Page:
The [Academies] provide free medical, dental and mental-health services (students are screened upon entry and receive regular check-ups), student incentives for achievement (money, trips to France, e.g.), high-quality, nutritious, cafeteria meals, support for parents in the form of food baskets, meals, bus fare, and so forth, and less tangible benefits such as the support of a committed staff.
It's a relief that no new debate has (yet) erupted in the blogosphere. After all, as Viadero notes, the study has just won a rare nod of approval from the What ...
Collaboration has been getting a bad rap lately, and that's unfortunate. First, there are the pundits who say that it figured too prominently in the selection of Race to the Top winners. Then there was this from Jeanne Allen:
Trained educators believe that collaboration leads to results. But that is not always the case in public education. Excessive collaboration often leads to--frankly--nothing.
Allen's larger point is that outsiders--business leaders and the like--make better school system leaders than career educators do. She notes that "some have never taught. Again, that's fine--and, in fact, often preferable." Best to keep our leaders free of that school taint, she suggests.
Though she doesn't name names, Allen knows who we're all thinking about: Michelle Rhee in DC and Joel Klein in New York City. Like so many other advocates and pundits, she seems to rest her whole case on events in those two cities. Whether you love Rhee/Klein or hate them, you have to admit that there are a whole lot of other reforms going on out there that don't require the outsider's iron fist. And career educators are leading many of them, maybe even most of them.
Let's have a look, for example, at districts that have won the Broad Prize for Urban School Leadership. Six of the eight are led by people who began their careers as teachers and made their way up the administrative ladder. Other successful urban superintendents, like Beverly Hall of Atlanta, followed a similar course. Collaboration didn't ...
Lately, I'm seeing reforms celebrated more for their "boldness" than for the likelihood that they'll work. This impatience could do much more harm than good in the end.
Take, for example, recent reactions to the Race to the Top winners. The winning states (Tennessee and Delaware) turned in good proposals, some bloggers argue, but they weren't as bold as, say, Florida or Rhode Island. The reviewers placed far too much stock in consensus and buy-in from teachers and other groups that will have to put the reforms in place, we're told. Instead, Arne Duncan could have tipped the scales in favor of big, swift changes.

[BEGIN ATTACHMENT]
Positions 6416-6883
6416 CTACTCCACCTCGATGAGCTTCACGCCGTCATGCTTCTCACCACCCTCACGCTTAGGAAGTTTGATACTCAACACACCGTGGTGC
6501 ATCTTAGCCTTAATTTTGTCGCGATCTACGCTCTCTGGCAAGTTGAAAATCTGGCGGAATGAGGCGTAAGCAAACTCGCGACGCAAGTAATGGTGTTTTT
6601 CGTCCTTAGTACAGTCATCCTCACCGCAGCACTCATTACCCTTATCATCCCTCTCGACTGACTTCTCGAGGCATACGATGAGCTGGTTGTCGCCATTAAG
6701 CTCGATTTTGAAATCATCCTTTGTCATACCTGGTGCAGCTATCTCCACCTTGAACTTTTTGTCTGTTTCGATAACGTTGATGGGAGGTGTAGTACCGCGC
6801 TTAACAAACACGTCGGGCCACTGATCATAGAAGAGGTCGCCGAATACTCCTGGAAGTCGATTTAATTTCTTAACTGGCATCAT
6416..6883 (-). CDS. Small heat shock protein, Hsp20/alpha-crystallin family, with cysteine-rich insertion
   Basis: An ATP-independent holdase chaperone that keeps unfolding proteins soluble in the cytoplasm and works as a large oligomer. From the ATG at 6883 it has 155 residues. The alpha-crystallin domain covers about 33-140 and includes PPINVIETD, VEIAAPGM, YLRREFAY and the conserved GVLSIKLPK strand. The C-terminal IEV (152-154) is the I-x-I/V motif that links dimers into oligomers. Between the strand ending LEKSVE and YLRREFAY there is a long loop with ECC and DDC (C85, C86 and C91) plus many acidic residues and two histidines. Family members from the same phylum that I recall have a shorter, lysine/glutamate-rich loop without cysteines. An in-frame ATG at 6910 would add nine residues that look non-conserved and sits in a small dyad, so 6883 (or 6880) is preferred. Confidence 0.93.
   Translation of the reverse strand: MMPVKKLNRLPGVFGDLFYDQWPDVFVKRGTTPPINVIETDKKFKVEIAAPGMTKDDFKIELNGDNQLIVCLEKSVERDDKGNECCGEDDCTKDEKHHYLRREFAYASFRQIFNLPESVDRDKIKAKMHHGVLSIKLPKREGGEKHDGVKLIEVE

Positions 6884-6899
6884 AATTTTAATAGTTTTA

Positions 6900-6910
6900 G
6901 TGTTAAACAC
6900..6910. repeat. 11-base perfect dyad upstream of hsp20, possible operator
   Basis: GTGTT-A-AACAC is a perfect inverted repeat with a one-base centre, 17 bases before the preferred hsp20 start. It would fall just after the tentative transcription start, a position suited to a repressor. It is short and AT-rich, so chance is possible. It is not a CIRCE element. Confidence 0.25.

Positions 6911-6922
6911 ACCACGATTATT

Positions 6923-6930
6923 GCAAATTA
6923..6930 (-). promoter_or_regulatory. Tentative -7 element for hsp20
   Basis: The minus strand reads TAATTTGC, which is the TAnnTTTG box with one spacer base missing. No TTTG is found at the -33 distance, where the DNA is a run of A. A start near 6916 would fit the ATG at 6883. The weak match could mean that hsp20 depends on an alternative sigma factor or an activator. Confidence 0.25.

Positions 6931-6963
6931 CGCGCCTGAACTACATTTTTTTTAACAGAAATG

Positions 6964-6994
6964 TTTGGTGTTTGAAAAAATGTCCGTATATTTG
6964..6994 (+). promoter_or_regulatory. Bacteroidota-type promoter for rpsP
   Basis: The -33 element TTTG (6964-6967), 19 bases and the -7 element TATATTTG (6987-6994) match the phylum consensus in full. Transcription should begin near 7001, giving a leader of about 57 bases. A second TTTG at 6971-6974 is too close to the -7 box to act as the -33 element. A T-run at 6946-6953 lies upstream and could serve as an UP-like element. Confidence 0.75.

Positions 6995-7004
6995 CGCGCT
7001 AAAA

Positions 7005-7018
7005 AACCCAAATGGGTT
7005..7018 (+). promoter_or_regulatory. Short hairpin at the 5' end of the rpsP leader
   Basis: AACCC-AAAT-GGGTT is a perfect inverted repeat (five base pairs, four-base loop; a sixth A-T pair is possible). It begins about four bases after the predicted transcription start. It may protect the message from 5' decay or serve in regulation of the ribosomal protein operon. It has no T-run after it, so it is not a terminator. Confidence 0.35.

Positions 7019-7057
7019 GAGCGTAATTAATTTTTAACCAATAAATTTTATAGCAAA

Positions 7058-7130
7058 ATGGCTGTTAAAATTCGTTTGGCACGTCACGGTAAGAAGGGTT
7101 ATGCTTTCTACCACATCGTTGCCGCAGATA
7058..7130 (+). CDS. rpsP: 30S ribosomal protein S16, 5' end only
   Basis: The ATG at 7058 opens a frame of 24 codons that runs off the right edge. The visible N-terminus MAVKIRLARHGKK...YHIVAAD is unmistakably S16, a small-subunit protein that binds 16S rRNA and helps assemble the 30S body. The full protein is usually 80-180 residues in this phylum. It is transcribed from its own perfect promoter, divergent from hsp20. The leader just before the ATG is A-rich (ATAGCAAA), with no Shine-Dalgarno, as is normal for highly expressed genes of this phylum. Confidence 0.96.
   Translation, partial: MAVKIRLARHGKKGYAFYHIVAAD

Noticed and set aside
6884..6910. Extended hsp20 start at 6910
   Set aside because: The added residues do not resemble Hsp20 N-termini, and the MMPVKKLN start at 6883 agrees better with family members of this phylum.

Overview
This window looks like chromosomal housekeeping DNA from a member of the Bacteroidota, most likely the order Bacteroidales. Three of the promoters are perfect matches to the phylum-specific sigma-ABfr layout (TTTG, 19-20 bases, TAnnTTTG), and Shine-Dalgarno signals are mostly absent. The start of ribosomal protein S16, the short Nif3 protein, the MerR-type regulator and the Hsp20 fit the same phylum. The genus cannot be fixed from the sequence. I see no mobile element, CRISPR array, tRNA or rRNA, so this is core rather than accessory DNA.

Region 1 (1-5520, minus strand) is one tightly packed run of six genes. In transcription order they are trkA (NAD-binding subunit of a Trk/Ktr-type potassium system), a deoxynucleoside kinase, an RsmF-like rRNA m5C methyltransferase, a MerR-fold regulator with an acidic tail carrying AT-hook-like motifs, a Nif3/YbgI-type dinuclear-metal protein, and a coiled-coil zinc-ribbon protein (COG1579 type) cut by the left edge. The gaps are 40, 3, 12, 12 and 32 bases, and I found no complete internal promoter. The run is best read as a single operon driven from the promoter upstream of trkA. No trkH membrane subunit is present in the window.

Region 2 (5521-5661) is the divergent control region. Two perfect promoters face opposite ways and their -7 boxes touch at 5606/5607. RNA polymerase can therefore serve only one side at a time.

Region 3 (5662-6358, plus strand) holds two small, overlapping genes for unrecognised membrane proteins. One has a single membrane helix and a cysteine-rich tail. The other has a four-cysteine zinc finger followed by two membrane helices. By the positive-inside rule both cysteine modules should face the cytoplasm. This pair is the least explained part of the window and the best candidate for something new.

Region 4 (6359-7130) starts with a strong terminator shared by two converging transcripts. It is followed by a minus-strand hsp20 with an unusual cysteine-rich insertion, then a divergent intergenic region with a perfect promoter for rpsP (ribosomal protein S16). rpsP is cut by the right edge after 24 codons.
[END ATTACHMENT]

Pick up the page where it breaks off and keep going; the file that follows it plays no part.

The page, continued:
But isn't buy-in from teachers and other stakeholders important if we want reforms to work? And are we really so confident that the bold reforms spelled out in Race to the Top will work? Let's not forget that the evidence for reforms like merit pay or school reconstitution is meager at best. Is it wise to rush at a handful of reforms whose success is anything but assured? A brief ideological victory for some ...
The "persistently low achieving" label can be a mixed blessing for schools. The stigma it brings can be just one more burden on a school already laboring under so many others. But it can also supply a bracing dose of reality to a school that sorely needs it. Leaders and policy makers will have to play their cards right if they want the label to have the best possible effect.
That's the main lesson I drew from an op-ed by Patrick Welsh in yesterday's Washington Post. Welsh, an English teacher at TC Williams High School in Alexandria, Virginia, makes an uneasy peace with the dreaded "low-achieving" label after the feds apply it to his school:
Labels can be unfair. They never tell the whole story. But though we never wanted to achieve our new label, I have no doubt that it will help us get back to achieving our best.